The title for this illustration (2nd and 3rd columns of kanji text from the right) is identical with this print's title as seen in the detail of the title cartouche above.
Title appearing on cover of volume 1 which is identical to the series title for these prints appearing at the top of each print.

About The Series

"Shushin" and Brocade Pictures of Moral Education

Sources: Moral Education in Japan; Implications for American Schools (Thesis Research), Taku Ikemoto,
May 10, 1996 and "Moral education in Japan", Klaus Luhmer, appearing the Journal of Moral Education, vol. 19 no. 3, Oct. 1990, p. 172-182.

In the 1870s the Japanese government embarked on a program of modernization that included the establishment of a new educational system based on Western models. The 1872 Government Order of Education (Gakusei) which established a system of compulsory education stated, "We look forward to a time when there will be no illiteracy in any village house, no illiterate in any home."  Ethics instruction [and moral education]—which used teachings drawn from Japanese, Chinese, and Western sources—became an important component of the new curriculum.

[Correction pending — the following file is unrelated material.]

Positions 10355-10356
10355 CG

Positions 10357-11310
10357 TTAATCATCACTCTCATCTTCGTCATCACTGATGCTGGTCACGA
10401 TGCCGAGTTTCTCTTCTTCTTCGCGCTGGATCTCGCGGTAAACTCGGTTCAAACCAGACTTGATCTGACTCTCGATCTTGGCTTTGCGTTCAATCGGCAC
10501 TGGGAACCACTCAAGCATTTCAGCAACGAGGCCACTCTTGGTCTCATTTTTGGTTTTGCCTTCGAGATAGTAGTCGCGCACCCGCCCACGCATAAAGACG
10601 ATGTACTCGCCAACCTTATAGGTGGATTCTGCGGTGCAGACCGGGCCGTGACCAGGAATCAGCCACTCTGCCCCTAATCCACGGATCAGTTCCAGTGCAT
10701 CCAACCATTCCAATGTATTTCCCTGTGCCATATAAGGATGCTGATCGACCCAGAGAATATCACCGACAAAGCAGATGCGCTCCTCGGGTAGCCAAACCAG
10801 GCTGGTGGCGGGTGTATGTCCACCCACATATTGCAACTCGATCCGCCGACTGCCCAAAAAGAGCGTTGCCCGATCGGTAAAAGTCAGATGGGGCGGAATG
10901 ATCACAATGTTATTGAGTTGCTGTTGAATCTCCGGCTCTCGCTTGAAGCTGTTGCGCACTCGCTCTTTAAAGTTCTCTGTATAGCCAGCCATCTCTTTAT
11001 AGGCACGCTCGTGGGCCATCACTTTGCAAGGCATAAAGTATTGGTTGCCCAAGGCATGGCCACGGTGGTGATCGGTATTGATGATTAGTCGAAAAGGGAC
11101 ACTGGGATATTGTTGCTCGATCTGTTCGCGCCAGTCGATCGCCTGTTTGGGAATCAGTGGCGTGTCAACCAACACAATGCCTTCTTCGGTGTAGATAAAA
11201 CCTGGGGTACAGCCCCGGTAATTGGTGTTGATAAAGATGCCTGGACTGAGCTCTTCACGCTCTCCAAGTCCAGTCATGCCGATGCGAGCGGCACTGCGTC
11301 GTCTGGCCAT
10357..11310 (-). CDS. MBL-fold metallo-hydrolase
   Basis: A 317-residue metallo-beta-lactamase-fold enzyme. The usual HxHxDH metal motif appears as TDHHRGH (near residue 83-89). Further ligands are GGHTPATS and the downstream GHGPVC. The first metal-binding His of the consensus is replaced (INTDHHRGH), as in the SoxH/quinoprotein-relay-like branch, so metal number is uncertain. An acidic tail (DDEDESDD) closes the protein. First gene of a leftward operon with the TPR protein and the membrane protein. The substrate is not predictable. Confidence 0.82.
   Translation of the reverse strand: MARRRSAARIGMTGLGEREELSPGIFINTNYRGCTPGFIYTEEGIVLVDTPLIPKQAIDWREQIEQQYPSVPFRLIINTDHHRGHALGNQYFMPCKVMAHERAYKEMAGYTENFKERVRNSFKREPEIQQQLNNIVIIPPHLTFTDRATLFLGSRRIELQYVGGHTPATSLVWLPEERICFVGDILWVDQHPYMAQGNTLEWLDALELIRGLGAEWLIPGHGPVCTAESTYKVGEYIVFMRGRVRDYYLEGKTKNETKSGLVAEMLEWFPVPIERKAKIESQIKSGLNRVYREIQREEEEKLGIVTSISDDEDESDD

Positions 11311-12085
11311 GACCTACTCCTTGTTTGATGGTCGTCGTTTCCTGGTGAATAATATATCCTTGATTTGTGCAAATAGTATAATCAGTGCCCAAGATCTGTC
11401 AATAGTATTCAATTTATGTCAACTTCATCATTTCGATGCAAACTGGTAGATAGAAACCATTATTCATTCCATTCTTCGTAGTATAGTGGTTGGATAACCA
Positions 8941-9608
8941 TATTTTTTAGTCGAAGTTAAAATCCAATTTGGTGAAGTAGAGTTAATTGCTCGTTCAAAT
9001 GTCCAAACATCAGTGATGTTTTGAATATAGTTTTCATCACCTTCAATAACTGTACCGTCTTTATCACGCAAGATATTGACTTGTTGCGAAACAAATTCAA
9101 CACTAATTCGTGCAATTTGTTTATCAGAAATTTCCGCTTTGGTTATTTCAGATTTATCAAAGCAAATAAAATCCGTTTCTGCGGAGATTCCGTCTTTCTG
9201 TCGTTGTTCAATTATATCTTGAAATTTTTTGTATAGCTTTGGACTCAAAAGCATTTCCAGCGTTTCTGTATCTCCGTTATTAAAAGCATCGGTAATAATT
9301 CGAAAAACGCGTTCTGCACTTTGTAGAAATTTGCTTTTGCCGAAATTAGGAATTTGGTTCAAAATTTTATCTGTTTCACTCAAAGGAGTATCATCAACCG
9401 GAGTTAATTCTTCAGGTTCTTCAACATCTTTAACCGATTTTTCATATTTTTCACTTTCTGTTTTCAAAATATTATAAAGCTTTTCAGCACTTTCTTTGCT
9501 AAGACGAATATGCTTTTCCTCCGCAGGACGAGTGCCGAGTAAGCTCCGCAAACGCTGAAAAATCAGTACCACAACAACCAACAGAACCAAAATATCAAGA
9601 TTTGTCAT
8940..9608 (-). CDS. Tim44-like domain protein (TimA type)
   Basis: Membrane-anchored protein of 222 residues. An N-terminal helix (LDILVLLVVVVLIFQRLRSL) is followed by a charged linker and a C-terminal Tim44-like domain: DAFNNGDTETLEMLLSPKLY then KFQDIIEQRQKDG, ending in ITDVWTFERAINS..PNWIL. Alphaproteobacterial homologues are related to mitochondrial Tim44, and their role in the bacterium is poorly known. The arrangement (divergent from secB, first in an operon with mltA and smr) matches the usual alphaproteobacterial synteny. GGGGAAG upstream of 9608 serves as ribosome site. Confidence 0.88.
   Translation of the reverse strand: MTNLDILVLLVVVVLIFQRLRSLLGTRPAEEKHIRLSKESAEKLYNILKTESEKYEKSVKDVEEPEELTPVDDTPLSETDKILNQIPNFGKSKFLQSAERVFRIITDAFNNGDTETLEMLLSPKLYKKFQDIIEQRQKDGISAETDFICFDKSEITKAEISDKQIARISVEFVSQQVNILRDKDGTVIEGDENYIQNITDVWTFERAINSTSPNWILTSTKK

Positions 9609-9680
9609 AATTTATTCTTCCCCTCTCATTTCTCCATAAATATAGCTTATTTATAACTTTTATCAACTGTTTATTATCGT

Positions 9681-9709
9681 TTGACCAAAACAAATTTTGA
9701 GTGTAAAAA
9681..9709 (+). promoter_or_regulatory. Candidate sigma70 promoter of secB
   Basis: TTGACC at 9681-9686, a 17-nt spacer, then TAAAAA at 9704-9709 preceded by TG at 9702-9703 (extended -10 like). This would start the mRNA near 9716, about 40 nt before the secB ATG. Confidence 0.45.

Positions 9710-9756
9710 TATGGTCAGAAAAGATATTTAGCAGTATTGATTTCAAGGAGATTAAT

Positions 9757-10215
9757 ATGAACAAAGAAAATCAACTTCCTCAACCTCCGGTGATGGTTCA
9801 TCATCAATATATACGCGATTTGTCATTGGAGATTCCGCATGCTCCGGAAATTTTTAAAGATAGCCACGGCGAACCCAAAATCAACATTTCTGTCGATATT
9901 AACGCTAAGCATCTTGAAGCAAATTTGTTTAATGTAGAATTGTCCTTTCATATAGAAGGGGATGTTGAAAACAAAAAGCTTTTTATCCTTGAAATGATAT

Moral education was called shûshin 修身, which literally means "self-discipline," a word taken from one of the classics of Confucianism.  In the early days of the Meiji era there were no prescribed course of study or textbooks, tests or school marks. It was left to the imagination of the individual teacher how to handle this subject.

In 1879, most "Western sources" were removed from the moral education curriculum as a result of the Imperial Rescript on Education (kyogaku taishi)2, in which the "Emperor lamented the general decay of public morals, for which he blamed the influx of Western learning."  "[M]oral education, based on traditional spirit, was listed at the top of all subjects at elementary schools."

"Teachers were encouraged to enforce strict discipline, calling attention to the Confucianist moral concepts which enjoyed a long tradition in Japan. Shûshin received increased attention and its content and purpose was more clearly defined. A number of guides were published to serve teachers and school administrators as aids for enforcing the national spirit by means of this subject."